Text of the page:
I have watched horror movies all my life. As a kid, I sat in the grocery store when my mother was shopping and thumbed through the pages of Cosmopolitan, Mad Magazine and Fangoria – a horror film industry publication that often featured the work of master makeup artist Rick Baker. Baker created a lot of gory things for practically every scary movie made, and a lot of it was disturbing, but his style was much more honorable than that featured in the awful movie I watched 30 minutes of Monday night. Do not rent “Chaos.” About 10 minutes into the movie, I thought I was watching a remake of Wes Craven’s 1972 film “The Last House on the Left.” Then, 30 minutes into the film, I had to turn it off. Yes, there is at least one horror movie in existence that is even too disturbing for me. Most horror films have some merit, even if they are dumb. But this one is so valueless that the producers decided to add a note at the …

Film review: ‘An American Haunting’

Intrigued by the idea that someone had made a horror film about Tennessee’s Bell witch, a story I’m vaguely familiar with since I lived near Tennessee most of my life, I rented this film hoping to learn more about the story. The movie is one of the few horror films I’ve seen that examines the idea of being tormented and possessed from a psychological standpoint. It tells the story of Betsy Bell, a young Tennessee teenager in the early 1800s, who is one day happy, energetic and flirtatious, and the next, a miserable, exhausted person, who tells her teacher she’s having trouble sleeping. Problems arise when a terrifying entity enters her room at night and begins to torment her. The Bell family is led by mom, Sissy Spacek, and dad, Donald Sutherland. Spacek, who’s generally a heavy sleeper, awakens one night, hearing noises on the floors above. When she investigates, she’s startled by her husband in the hallway, who tells her he’s convinced the noises are the work of a neighbor he wronged in a …

Film Review: ‘Rest Stop’ – Are road trip films more popular in wartime?

Anyone who has ever been on a road trip and had to pull into a gas station or rest stop knows how disgustingly horrifying they can sometimes be. And if experiencing the neglected filth and stench of a dirty sink or toilet isn’t terrifying enough, now there’s a horror movie based entirely on the idea. When two rebellious young people run away from home and head to Los Angeles, they make the mistake of pulling into a rest stop that has been a serial killer’s trap for decades. For a B-grade horror film with only one well-known actor playing a minor part, the movie, reminiscent of “Hostel,” is pretty effective. Jaimie Alexander, the lead actress, convincingly plays Nicole, a runaway exerting her independence until she becomes trapped by a maniacal murderer and must fight to stay alive. And Joey Lawrence, of “Blossom,” “Gimme a Break” and “Dancing with the Stars” fame, has a small role as a dumb police officer who ultimately meets his doom. The scenes in which the people are actually using the …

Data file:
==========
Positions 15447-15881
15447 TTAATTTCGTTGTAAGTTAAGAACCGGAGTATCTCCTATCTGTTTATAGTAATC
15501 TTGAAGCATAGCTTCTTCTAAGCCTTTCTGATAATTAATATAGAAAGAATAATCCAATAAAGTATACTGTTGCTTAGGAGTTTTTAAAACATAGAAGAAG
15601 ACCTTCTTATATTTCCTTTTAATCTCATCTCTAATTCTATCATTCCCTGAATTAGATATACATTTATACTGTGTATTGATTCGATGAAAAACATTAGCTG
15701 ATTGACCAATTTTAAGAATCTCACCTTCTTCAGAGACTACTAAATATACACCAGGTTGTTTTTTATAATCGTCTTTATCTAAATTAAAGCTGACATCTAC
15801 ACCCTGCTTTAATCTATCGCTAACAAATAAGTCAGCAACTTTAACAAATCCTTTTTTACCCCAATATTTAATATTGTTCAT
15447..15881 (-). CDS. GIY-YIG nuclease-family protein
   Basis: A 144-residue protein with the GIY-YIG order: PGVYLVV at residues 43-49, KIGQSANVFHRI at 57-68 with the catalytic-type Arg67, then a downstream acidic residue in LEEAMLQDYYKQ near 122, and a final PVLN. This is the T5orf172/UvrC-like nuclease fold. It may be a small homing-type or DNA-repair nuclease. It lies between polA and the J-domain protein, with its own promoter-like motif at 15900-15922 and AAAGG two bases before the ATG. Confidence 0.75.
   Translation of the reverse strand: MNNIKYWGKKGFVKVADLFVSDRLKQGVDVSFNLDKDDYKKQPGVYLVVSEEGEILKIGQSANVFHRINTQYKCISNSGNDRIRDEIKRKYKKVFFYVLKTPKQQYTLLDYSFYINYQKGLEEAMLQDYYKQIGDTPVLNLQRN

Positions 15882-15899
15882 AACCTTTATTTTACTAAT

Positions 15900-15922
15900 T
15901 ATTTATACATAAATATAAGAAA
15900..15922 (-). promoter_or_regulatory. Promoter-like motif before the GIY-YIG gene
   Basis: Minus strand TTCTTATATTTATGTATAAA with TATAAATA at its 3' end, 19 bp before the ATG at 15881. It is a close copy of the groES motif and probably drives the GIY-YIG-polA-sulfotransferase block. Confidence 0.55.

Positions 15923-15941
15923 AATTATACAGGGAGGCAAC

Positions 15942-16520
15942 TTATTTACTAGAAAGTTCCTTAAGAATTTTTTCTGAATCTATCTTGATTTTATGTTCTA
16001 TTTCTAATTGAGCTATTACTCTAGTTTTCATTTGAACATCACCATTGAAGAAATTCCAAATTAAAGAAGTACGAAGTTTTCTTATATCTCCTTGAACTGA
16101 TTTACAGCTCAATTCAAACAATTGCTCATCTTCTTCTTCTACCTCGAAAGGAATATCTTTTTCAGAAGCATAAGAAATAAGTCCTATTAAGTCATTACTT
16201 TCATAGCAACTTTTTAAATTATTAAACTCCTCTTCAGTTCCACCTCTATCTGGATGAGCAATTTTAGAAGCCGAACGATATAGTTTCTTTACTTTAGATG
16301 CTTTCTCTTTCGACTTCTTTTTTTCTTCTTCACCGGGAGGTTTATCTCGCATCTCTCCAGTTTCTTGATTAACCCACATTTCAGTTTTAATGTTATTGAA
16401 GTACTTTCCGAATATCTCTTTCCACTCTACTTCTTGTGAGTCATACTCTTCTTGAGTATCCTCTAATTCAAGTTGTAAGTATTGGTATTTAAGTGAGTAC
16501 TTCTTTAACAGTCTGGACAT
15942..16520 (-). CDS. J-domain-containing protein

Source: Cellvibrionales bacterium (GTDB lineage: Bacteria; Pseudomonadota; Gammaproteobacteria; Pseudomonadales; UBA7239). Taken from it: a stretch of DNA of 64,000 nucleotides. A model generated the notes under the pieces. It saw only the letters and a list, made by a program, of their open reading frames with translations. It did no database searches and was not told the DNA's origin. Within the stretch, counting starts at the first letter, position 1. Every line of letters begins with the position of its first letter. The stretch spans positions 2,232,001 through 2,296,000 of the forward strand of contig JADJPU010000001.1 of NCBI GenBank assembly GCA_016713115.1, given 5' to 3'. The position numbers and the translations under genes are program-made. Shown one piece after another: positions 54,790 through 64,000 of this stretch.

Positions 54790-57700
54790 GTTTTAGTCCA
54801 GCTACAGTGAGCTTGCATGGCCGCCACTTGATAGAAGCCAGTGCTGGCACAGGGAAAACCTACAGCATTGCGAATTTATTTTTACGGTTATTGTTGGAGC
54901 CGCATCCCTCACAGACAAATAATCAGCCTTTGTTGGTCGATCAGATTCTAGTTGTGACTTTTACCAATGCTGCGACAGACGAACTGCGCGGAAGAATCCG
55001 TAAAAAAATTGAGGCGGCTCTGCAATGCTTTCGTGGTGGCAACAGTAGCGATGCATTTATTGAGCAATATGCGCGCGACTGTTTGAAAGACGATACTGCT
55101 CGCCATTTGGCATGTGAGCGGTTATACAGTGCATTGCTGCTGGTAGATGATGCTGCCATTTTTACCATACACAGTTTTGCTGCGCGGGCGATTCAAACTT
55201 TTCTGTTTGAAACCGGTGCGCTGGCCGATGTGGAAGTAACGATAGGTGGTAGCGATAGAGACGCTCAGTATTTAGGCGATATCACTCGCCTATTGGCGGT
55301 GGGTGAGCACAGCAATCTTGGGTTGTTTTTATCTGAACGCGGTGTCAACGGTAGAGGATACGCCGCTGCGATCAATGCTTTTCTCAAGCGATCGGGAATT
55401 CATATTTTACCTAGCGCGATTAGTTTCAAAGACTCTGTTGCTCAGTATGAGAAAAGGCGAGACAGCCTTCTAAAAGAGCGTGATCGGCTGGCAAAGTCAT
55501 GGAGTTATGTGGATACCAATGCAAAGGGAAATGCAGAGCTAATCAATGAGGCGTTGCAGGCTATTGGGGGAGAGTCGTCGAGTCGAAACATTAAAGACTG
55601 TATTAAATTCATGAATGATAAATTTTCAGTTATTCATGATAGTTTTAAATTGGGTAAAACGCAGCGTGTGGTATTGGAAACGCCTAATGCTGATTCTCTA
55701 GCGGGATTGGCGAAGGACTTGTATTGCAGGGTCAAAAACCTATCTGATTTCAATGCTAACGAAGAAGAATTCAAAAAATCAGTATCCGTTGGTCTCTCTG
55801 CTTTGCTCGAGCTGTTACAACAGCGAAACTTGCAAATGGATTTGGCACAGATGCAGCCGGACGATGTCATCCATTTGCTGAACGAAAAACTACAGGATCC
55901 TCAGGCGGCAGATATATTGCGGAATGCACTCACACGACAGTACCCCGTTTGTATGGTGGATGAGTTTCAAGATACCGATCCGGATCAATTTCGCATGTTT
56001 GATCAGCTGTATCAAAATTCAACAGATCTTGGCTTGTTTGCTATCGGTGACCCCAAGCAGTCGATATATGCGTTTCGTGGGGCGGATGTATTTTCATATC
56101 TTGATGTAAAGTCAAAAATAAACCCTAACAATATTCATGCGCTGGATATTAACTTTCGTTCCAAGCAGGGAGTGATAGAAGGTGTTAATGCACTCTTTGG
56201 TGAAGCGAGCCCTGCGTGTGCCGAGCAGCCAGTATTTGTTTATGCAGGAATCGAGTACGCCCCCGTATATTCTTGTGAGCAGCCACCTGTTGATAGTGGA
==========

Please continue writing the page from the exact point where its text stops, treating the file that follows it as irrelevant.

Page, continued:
The Texas Chainsaw Massacre

I hadn’t seen this movie since the 1980s when I watched it on television with my Halloween-loving cousin, Pam. It was a little too much for me to handle then, so I left Pam’s house early without finishing it and ran quickly home to my mama. Last night, the movie was on FUSE, and it wasn’t as terrifying as I remembered as a kid, but I’m sure it still has the potential to scare the leggings off anyone who hasn’t seen as many horror films as I have. I recently read a review about “The Texas Chainsaw Massacre” that contrasts the 1974 version and the “Chainsaw” film released a couple of years ago. The reviewer argued that one element missing from the remake is Vietnam. Apparently, the director had the Vietnam war in mind when he shaped the original film, and the murder and mayhem within it supposedly symbolizes the terror and insanity of Vietnam. I also read a short piece today about Ed Gein, the man who inspired the character Leatherface. I hadn’t realized …

Film Review: Suspiria 1977

This 1977 horror film is a great movie for interior designers who want to better understand elaborate ’70s decor, but it didn’t turn out to be a great scary movie choice for Halloween night. “Suspiria” has a few creepy moments, and if you find witches frightening, you might enjoy it. I, however, am not afraid of witches and didn’t think the movie lived up to “classic” status. That said, the cinematography is impressive. Visually speaking, I’ve never seen anything like it. Got a comment? E-mail me at endyanna@earthlink.com or Tweet me at @lareecarucker. Save

‘Classic’ horror list gets longer

A car is generally deemed a “classic” when at least 25 years or one human generation has passed since its production. The same rule likely applies to “classic” films. As a lifelong horror movie fan, there aren’t many films of the genre I haven’t seen. Some from the 1960s and ’70s have achieved classic status, like “Psycho” (1960), “The Birds” (1963), “Rosemary’s Baby” (1968), “The Exorcist” (1973), “The Texas Chainsaw Massacre” (1974), “The Omen” (1976), “Halloween” (1978), “Dawn of the Dead” (1978) and “The Amityville Horror” (1979). Following the same guidelines established for cars, “The Shining” (1980) can now technically be considered a classic. It’s been 26 years since its release. And perhaps it won’t be long until we honor the following horror films with that adjective. The word classic may soon apply to “The Poltergeist” (1982), “Friday the 13th” (1982), “Cujo” (1983), “Children of the Corn” (1984) and “A Nightmare on Elm Street” (1984). “Silence of the Lambs” (1991) and “Scream” (1996) must wait a little longer. Here are a few horror/thriller movies that …

Film Review: Ingmar Bergman’s ‘Persona’

I rented this 1967 film because I’ve read several articles about other films that reference it. Since I recently watched David Lynch’s surreal, open-ended “Mullholland Drive,” I thought I would give “Persona” a chance. The two films are similar because they are both about the confusing psychological relationship of two women. “Persona” is about a nurse and her patient and how their personalities begin to merge. If I hadn’t already seen some of Roman Polanski’s 1960s films, it might have impressed me more, but I think I’ve been somewhat desensitized by “Repulsion,” another psychological exploration of the female mind. It’s raw film that succeeds in getting under your skin to read a part of your mind that most films never explore. It seems experimental like other European films from the 1960s or before, with photographic elements similar to Dali’s 1929 “Un Chien Andalou” in the beginning. I guess our world was once filled with very progressive, edgy, intellectual filmmakers, but has since regressed. Got a comment? E-mail me at endyanna@earthlink.com or Tweet me at @lareecarucker. …